One-third of Georgia hospitals earned an “A” grade on patient safety in recently published ratings.
The 34.8 percent of hospitals in the state getting the top grade was up from the 27.5 percent that the Leapfrog Group gave “A’s” in its spring safety rankings. It puts Georgia at No. 10 among states with the highest percentage of top-performing hospitals.
The twice-a-year hospital rankings from Leapfrog join a growing mound of information on the quality of care that has emerged in recent years. Another rating organization, Healthgrades, has recently released a guide on which Atlanta-area hospitals are best for certain health conditions, such as heart attacks and knee replacements.
Leapfrog, which was founded by employers, assigns “A” through “F” grades to more than 2,500 U.S. hospitals based on how they prevent medical errors, injuries, accidents, and infections. New research estimates up to 440,000 Americans are dying annually from preventable hospital errors, according to Leapfrog, a nonprofit organization based in Washington, D.C.
The hospital scores are calculated by top patient safety experts, using publicly available data such as that from Medicare and the CDC.
Leapfrog said last week that nationally, 133 hospitals have earned straight “A’s” since the ratings debuted in 2012.
“Hospitals from across the country, with 100 beds to over 750 beds, nonprofit and for-profit alike, received this top honor,” Leah Binder, president and CEO of the Leapfrog Group, said in a statement. “No matter how large or small, no matter what kind of community they serve, all hospitals have the potential to give their patients this high level of safe care.”
Scoring an “A” grade were 24 hospitals across Georgia, including those in metro Atlanta, Macon, Augusta, Savannah, Tifton, Moultrie, Albany and Rome, where both hospitals again earned the top mark. (Here’s the Georgia list of grades.)
“Improving from 24th to 10th in the nation in the percentage of hospitals scoring an ‘A’ is a tremendous achievement for the entire Georgia hospital community,” Kevin Bloye, a Georgia Hospital Association vice president, said in a statement Tuesday.
“It underscores the relentless commitment that hospitals in the state have in making patient care as safe as it can be,’’ Bloye said. “While we’re pleased with the progress that hospitals are making in providing high-quality care, when choosing a health care provider, patients should utilize not only this study, but several informational resources highlighting quality care.”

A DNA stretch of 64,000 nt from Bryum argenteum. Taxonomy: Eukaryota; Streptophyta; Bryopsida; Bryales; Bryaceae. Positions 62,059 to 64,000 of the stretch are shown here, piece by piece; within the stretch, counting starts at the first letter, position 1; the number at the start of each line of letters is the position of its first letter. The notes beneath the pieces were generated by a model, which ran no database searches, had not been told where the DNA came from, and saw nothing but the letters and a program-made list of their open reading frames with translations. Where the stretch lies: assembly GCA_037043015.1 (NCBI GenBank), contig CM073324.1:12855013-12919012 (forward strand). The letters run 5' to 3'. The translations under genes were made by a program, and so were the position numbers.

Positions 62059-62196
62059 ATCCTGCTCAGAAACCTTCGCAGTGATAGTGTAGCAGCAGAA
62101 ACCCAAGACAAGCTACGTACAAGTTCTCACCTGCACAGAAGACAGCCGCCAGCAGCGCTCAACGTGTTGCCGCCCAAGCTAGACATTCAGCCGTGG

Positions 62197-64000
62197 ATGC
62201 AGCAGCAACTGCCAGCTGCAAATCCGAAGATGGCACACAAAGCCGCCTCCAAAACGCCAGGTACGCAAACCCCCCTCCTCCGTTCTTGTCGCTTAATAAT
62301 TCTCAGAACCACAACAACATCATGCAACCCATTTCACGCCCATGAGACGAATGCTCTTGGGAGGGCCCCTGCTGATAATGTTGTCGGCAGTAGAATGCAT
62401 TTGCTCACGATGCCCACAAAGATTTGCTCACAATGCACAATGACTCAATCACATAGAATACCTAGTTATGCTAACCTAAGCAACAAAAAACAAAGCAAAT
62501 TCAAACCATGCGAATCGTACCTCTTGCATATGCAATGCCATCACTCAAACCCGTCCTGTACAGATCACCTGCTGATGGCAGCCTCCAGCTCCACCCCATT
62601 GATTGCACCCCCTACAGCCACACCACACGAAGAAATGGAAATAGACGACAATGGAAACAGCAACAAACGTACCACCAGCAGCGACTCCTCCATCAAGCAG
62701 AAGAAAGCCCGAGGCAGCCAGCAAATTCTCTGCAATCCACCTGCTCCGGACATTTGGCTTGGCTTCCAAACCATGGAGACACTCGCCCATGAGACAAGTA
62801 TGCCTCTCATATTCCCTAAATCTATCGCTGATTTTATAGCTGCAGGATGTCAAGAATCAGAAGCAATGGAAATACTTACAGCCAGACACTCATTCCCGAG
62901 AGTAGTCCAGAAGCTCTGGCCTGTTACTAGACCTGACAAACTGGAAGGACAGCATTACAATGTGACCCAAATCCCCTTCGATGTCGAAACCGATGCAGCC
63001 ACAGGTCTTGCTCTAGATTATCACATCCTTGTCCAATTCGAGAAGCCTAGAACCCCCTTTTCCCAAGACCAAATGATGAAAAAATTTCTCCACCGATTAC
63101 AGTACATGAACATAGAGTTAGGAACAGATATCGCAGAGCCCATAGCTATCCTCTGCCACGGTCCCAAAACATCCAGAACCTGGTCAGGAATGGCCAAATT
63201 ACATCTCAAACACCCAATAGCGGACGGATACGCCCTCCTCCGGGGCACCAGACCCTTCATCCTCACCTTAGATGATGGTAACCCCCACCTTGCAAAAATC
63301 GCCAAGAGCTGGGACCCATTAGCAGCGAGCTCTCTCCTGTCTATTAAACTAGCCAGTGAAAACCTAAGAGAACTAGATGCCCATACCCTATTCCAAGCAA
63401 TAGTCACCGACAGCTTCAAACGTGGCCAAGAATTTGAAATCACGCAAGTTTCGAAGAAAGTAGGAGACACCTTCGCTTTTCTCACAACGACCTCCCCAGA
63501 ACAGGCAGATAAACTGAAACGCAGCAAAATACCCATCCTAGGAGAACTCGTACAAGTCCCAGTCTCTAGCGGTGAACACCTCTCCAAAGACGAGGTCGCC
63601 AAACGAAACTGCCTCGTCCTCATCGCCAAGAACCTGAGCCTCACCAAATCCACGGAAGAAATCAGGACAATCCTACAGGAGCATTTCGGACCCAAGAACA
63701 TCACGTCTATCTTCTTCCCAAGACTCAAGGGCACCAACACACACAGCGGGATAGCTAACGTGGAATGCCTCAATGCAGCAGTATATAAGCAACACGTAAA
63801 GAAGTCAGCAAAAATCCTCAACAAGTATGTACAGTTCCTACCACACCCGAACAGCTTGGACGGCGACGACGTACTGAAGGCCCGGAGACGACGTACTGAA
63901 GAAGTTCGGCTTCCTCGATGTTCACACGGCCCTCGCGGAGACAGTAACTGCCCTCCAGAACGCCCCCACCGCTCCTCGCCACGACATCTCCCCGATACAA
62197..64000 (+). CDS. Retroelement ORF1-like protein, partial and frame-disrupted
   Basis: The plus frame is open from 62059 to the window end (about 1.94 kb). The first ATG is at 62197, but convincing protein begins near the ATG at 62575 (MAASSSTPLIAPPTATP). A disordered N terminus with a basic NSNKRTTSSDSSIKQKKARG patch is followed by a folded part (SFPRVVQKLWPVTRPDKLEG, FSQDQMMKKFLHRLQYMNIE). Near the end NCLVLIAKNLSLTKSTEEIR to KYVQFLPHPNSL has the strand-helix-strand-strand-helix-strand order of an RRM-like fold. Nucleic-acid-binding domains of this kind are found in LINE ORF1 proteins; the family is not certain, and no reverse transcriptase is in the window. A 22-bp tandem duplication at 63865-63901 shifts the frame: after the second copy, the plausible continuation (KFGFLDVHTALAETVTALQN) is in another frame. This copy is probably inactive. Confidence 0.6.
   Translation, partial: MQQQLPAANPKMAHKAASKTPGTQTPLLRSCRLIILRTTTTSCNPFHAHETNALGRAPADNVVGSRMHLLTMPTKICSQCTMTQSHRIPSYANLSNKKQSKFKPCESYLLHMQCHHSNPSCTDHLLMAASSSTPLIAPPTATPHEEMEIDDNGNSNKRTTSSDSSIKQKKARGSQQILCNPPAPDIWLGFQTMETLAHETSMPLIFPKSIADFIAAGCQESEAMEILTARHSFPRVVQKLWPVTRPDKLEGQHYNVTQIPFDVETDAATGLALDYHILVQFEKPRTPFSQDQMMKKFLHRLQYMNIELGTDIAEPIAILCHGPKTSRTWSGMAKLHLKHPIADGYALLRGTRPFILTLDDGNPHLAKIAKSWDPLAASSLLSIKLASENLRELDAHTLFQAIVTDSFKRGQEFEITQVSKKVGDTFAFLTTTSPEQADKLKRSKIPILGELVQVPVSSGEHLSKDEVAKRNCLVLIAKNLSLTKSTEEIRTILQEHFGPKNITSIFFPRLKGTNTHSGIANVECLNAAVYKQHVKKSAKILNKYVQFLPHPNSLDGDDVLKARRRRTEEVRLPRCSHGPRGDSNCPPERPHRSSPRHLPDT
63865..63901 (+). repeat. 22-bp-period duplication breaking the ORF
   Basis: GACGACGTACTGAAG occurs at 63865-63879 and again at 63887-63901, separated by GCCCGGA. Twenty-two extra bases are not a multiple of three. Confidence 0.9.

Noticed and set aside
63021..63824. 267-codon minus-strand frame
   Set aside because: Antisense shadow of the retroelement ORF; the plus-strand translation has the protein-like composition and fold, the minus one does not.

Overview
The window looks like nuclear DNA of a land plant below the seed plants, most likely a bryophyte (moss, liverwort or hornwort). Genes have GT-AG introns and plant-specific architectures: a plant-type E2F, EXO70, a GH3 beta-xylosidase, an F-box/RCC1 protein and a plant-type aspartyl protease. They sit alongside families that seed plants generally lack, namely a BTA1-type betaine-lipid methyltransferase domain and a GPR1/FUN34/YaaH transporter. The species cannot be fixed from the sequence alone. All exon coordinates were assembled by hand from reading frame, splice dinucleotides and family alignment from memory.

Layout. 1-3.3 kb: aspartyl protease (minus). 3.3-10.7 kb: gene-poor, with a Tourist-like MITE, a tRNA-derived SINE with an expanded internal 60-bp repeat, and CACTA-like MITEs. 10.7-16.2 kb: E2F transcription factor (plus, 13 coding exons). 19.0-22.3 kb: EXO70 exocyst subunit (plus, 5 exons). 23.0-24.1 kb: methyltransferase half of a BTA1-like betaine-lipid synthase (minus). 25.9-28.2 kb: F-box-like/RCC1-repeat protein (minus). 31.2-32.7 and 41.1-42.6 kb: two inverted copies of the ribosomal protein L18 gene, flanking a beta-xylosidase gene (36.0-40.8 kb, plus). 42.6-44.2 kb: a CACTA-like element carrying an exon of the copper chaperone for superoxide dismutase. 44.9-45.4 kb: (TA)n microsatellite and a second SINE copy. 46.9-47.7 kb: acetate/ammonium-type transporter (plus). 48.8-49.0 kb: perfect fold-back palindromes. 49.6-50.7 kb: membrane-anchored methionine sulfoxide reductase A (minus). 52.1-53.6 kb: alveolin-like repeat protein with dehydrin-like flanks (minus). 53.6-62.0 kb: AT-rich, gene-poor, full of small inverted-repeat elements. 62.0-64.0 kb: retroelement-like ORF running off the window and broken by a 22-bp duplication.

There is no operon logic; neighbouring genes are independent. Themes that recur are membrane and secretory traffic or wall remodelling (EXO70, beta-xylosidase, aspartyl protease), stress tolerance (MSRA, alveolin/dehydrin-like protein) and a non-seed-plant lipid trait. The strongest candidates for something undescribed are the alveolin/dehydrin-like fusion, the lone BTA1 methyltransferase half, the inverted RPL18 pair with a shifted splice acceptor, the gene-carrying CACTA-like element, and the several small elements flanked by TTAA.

Once again, Maine claimed the No. 1 spot in the Leapfrog state rankings, with the highest percentage of “A” hospitals (69 percent of the 16 scored hospitals in the state).
There were no “A” grade hospitals in Alaska, North Dakota, New Mexico, Vermont, Wyoming or the District of Columbia.
Not all hospitals are graded by Leapfrog. Critical access hospitals and pediatric facilities are excluded because of insufficient data.
Beth Stephens of Georgia Watch, a consumer advocacy organization, said Tuesday that the Leapfrog ratings are “a decision-making tool for consumers.”
The state’s No. 10 ranking, she said, “is something Georgia should be proud of.”
The Denver-based company said 11 percent of metro Atlanta patients receive care in hospitals that have unexpectedly high mortality or complication rates.
Healthgrades, analyzing Medicare data, said that nationally from 2012 through 2014, patients treated at hospitals receiving 5 stars had, on average, a 71 percent lower risk of dying and a 65 percent lower risk of experiencing a complication during their hospital stay than if they were treated at a hospital receiving a 1-star rating (statistically significantly worse-than-expected outcomes.)
The Leapfrog and Healthgrades measures are part of the national push to give consumers more information on cost and quality of care.
But more information has not always meant more clarity. A study published in March found that Leapfrog, Healthgrades and two other popular national rating systems used by consumers to judge hospitals frequently come to very different conclusions about which hospitals are the best — or the worst.
Ratings systems use data from different sources and employ different methodologies to analyze it, said Stephens of Georgia Watch. The emphasis of the ratings can vary as well, she said.
A consumer who’s shopping for a hospital may want to consult multiple sources of information, she said.
Overall, Stephens said, “I think we see hospitals taking these scores seriously.”
And more consumers are paying attention, she said.
“I think it is driving [hospital] improvement and will continue to drive improvement.”